Dental hygiene tips for infants and young toddlers

Tooth decay is one of the most common dental issues among infants and children. Not only painful, a decayed tooth can lead to problems like infections, abscesses, jaw pains and even gastrointestinal disorders.

To help your child avoid developing tooth-ache causing cavities – small holes that develop on the outer surface of their teeth – you will need to pay careful attention to their food intake, teeth cleaning regimes and bringing them for regular dental checks.


Infants and baby teeth

The child’s teeth development begins in the mother’s womb, usually during the fifth gestation week. The strength of the baby’s milk teeth is dependent on the mother’s health and diet during this period.

Your child’s teeth will start to erupt at around six months of age. However, you can start introducing basic oral hygiene habits to your child even before the baby teeth’s arrival.

One of the most effective ways to let your baby get used to the sensation of teeth cleaning is to gently massage their gums. You can do this either with a special toothbrush for infants or finger cover.

At this stage, your baby is not accustomed to having a strange object in the mouth, and would normally resist or cry. Do not give up but persist with the gentle prodding, which can be best described as tickling the baby ivories.

Thankfully, most babies adapt quickly to gum massaging. The goal of this activity is to form healthy oral hygiene habits from a young age and reinforce the positive feelings in your child towards teeth cleaning.



By the time your child reaches 3 years of age, you can expect to see up to 20 milk teeth. The protective layer of your child’s milk teeth is thinner and not as developed as adult teeth. That’s why small toddlers are more prone to developing caries. It is therefore critical at this age that kids avoid eating too much sugary and starchy food.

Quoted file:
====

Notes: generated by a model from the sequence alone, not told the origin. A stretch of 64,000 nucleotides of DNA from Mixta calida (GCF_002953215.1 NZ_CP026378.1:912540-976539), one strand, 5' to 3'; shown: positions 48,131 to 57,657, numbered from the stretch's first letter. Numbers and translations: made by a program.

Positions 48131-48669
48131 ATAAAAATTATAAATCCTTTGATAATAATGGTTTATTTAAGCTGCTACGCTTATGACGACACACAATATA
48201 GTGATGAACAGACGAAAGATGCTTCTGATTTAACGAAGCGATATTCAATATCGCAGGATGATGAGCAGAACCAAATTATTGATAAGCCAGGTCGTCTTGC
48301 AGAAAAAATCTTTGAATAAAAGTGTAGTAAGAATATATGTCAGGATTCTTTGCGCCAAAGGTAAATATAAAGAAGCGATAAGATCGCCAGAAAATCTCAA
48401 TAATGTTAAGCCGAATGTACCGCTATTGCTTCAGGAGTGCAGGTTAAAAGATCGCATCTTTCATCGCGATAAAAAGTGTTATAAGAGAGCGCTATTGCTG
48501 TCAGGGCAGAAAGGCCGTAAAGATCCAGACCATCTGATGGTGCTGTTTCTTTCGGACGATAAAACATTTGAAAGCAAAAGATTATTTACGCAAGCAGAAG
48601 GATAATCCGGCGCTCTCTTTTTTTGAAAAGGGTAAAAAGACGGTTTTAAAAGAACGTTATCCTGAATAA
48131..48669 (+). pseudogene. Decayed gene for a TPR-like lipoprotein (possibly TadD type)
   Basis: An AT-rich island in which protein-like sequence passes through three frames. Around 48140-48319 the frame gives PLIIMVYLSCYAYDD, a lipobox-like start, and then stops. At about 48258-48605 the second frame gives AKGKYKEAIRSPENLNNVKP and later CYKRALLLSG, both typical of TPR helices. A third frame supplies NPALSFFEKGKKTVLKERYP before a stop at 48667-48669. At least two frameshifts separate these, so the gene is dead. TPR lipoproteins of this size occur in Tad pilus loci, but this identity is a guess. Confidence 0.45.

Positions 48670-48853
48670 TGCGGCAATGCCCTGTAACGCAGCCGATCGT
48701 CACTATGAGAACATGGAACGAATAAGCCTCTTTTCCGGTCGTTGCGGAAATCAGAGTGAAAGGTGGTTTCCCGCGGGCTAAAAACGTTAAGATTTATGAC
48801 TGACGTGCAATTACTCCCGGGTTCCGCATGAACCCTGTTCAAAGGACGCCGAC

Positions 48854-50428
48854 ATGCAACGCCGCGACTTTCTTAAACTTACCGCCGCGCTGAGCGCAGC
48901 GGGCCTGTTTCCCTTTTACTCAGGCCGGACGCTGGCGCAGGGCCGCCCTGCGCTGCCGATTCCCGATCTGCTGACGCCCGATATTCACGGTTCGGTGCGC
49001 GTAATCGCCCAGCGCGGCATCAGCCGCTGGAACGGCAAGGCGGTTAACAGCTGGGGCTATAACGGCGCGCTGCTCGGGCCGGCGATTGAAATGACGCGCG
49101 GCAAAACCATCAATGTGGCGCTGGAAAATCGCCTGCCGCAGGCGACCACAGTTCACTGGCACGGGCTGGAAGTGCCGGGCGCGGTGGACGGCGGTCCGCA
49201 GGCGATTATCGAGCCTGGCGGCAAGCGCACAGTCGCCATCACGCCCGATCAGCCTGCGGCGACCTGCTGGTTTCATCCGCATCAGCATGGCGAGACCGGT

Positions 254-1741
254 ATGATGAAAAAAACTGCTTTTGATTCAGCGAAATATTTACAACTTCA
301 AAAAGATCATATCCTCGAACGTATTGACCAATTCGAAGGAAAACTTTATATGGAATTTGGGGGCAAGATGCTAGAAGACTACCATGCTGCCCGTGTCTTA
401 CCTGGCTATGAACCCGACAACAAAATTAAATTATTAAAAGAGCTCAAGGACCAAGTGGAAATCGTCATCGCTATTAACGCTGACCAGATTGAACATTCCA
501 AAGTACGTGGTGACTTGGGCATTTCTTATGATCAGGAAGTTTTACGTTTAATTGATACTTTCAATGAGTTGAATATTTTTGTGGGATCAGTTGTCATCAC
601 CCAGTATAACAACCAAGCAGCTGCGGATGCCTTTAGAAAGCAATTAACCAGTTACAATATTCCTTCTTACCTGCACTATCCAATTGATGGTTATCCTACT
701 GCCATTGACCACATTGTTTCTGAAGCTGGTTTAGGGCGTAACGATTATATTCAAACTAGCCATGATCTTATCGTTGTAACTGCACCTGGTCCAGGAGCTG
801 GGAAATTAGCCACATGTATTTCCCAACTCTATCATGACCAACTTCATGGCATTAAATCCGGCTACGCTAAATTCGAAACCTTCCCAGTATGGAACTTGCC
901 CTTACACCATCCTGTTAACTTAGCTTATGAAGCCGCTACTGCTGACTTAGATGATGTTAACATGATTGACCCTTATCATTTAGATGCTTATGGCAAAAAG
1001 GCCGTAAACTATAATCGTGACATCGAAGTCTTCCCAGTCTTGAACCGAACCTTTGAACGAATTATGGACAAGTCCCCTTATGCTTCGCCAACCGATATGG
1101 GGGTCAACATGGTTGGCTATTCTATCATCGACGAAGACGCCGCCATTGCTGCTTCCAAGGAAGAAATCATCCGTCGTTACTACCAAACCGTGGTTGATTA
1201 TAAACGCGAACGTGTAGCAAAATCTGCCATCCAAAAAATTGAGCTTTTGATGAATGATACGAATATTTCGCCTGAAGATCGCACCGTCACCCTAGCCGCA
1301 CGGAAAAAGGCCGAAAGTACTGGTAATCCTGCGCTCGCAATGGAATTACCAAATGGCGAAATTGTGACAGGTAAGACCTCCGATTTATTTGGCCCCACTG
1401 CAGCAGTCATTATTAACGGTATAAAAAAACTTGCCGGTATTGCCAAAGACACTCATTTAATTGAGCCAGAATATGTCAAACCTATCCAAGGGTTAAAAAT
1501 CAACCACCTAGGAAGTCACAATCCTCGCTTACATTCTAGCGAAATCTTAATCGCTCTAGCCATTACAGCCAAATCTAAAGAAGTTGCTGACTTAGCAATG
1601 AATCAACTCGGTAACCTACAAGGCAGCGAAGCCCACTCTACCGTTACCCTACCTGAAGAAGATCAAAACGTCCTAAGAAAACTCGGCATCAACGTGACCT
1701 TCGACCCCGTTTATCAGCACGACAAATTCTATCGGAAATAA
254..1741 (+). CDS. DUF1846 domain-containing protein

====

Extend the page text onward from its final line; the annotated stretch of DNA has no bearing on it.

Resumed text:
Foods high in sugar or starch contain fermentable carbohydrates that can contribute to tooth decay. Parents would do well to limit the child’s intake of starchy foods like bread, rice and potato chips, in addition to the usual ‘naughty snacks’ like chocolates and lollies.

These types of food produce cavity-causing acids that give rise to bacterial infection and plague formation.

Instead of a strict ban, a gradual curb on unhealthy foods may be more effective. It’s important to instil the habit of brushing and flossing within 20 minutes of eating a snack or starchy food, because that’s the amount of time it takes before the cavity-causing acids start to kick in. Encourage your kids to drink lots of water as that will increase saliva flow, which in turn, helps to neutralise the acids in the mouth.


Brushing and flossing

As soon as the milk teeth arrive, you can immediately start your child on gentle tooth-brushing with fluoride toothpaste. You should use a tiny amount of the toothpaste – no more than the size of a grain of rice – on a baby-size toothbrush.

Even at this age, twice-daily brushing is recommended, if only to instill the habit from the start. You can increase the amount of toothpaste to a pea-size for children 3-6 years of age.  Continue supervising the brushing activity until they are able to brush on their own. Flossing should only begin after the child has two teeth that touch.


Your child’s first dental visit 

The first dental visit is recommended to take place within 6 months of the first tooth’s appearance – not later than the child’s first birthday. The baby’s first dental visit is mainly for an oral examination so that the dentist can look out for cavities, oral injuries or other issues.


Looking for a child-friendly Canberra dentist for your infant or toddler?


Book an appointment with our experienced, kid-friendly Canberra Dentist in Molonglo Valley – contact Molonglo Dental Surgery at 02 6287 1222.  

Facebook Messenger